The editorial Yes it’s change, but no surprises (Our Take, January 21), rightly mentioned that Barack Obama faces a daunting task. He has to keep his promises on tax cuts, healthcare coverage and withdrawal of US troops from Iraq, among others. His efforts to tackle the present global recession and the threat from global terrorism will lift the otherwise sagging morale of the international community. His presidential years will witness the undoing of the controversial legacy of President Bush. The world awaits a change for the better during the tenure of the 44th US President.
Robi shom, via email
The game’s in the name
lalita panicker in Hits and Mrs (January 21), is right in saying that there is more to women’s empowerment and equality than just choosing a name. Some women choose to take whichever is the more famous name between that of her father and husband. Others use both, thus having their cake and eating it too. However, tradition and ancestral values demand that a married woman adopt her husband’s name. It will otherwise be a free-for-all situation in which the husbands also opt for their famous in-laws’ surnames and pass them on to their off-spring. Will some brave husbands please speak up for the beleaguered Mr Dutt?
Om Gupta, Delhi
The art of non-diplomacy
With reference to Prem Shankar Jha’s article Right honourable intentions (January 20), if diplomacy is about lying for your country, then British Foreign Secretary David Miliband is not a good diplomat. But he was honest in saying that resolving the Kashmir dispute would deny the extremists one of their main arguments behind the call to arms. Terrorism will not end with the resolution of the Kashmir problem, but it will certainly weaken the demand for azadi. How might it look for the Sangh parivar if someone says that the demolition of the Babri Masjid was one of the causes for the rise of terrorism in India?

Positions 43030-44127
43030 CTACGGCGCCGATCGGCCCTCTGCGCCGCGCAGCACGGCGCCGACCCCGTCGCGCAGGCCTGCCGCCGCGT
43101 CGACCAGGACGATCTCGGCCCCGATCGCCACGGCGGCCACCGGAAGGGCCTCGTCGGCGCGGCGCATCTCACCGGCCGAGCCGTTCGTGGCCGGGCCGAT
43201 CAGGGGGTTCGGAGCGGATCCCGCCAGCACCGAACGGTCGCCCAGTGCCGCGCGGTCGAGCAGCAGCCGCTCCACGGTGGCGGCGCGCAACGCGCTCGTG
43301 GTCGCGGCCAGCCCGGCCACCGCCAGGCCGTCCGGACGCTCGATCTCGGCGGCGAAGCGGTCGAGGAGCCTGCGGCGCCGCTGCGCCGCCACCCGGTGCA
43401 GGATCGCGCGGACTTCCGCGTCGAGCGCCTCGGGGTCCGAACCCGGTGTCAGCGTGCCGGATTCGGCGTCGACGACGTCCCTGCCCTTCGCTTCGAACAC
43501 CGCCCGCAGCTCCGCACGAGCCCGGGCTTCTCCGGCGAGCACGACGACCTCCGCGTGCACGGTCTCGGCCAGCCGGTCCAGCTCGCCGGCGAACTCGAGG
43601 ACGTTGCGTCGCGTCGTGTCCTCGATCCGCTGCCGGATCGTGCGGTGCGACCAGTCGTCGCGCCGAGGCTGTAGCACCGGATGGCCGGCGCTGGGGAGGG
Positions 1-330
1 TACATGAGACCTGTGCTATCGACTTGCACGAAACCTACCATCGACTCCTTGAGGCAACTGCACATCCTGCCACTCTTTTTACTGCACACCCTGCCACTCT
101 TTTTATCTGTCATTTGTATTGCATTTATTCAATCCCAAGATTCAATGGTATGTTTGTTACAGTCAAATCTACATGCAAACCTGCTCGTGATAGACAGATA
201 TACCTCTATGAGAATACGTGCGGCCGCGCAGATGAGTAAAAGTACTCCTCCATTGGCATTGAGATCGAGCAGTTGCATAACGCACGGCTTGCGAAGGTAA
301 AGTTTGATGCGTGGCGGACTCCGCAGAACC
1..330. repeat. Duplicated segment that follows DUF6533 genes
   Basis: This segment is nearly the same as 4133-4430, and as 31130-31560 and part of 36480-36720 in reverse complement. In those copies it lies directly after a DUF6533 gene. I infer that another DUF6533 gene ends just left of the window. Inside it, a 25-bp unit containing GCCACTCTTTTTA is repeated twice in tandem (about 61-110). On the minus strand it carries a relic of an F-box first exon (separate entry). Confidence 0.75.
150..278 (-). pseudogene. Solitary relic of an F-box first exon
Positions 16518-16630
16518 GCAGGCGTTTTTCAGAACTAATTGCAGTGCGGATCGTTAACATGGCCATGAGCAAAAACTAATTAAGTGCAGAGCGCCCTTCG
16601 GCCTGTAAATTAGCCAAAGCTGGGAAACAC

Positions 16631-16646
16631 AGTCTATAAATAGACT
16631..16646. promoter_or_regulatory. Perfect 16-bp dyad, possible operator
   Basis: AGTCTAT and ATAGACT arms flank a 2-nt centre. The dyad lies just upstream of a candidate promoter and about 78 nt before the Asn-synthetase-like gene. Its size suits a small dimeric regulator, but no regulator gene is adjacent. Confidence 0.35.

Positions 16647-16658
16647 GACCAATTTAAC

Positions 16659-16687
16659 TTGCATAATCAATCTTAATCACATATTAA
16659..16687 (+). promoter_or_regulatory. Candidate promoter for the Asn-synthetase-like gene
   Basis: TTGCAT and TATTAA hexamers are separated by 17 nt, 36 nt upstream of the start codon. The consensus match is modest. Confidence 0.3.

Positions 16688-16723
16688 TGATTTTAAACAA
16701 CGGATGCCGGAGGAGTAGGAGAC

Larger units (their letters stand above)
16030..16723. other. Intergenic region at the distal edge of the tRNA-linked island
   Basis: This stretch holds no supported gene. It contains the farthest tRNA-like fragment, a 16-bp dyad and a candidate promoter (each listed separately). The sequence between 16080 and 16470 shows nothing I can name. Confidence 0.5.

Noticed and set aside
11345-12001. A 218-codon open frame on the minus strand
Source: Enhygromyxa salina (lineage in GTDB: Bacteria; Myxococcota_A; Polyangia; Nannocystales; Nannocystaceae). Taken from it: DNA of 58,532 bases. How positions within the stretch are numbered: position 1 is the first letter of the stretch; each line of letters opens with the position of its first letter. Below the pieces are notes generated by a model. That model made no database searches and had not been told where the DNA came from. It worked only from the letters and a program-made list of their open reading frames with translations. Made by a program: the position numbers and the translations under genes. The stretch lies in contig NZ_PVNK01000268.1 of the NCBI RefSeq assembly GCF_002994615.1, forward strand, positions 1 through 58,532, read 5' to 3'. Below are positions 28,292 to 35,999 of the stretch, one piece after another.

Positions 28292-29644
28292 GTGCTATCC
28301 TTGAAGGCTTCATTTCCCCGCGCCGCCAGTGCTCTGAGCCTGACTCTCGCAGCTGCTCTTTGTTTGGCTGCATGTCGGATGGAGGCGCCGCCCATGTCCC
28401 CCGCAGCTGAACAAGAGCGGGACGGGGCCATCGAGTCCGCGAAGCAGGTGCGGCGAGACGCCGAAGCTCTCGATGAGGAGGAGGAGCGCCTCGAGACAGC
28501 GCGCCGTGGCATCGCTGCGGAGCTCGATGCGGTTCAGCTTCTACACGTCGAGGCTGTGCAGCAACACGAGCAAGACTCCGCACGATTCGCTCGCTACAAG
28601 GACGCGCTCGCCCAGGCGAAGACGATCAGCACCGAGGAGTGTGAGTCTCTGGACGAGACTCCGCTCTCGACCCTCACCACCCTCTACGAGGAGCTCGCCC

N Kunju, Delhi
The immature handling of David Miliband’s visit to India by projecting the country in a poor light deserves to be condemned. While China is projecting itself as a superpower by hosting the grandest ever Olympics, our leaders are shamelessly showcasing their failures to the world and shedding crocodile tears over the misery of the masses, instead of trying to improve the lot of the aam adami.
SP Tripathy, Delhi
With friends like these...
Apropos of Pankaj Vohra’s SAD family planning has BJP in tears (Between us, January 19), the BJP’s dismal performance in the recent state polls has further shaken the morale of the party, and the RSS, VHP and Bajrang Dal are proving to be a headache for it. Under such circumstances, it has no choice except to kowtow to regional parties, but this just might do more harm than good.
Gulshan Kumar, Delhi
Fiddling while people die
It is a matter of concern that India has such high infant and maternal mortality rates. But this is not surprising since successive governments at the Centre have only wasted their time and resources in haggling over Kashmir and other issues. The welfare of the millions toiling against the vagaries of nature seems to be the last thing on the minds of the authorities obsessed with modernisation. When will our progressive leaders wake up to the fact that the extrication of people from the vicious cycle of poverty and illiteracy needs to be prioritised?
Kajal Ghatterjee, Kolkata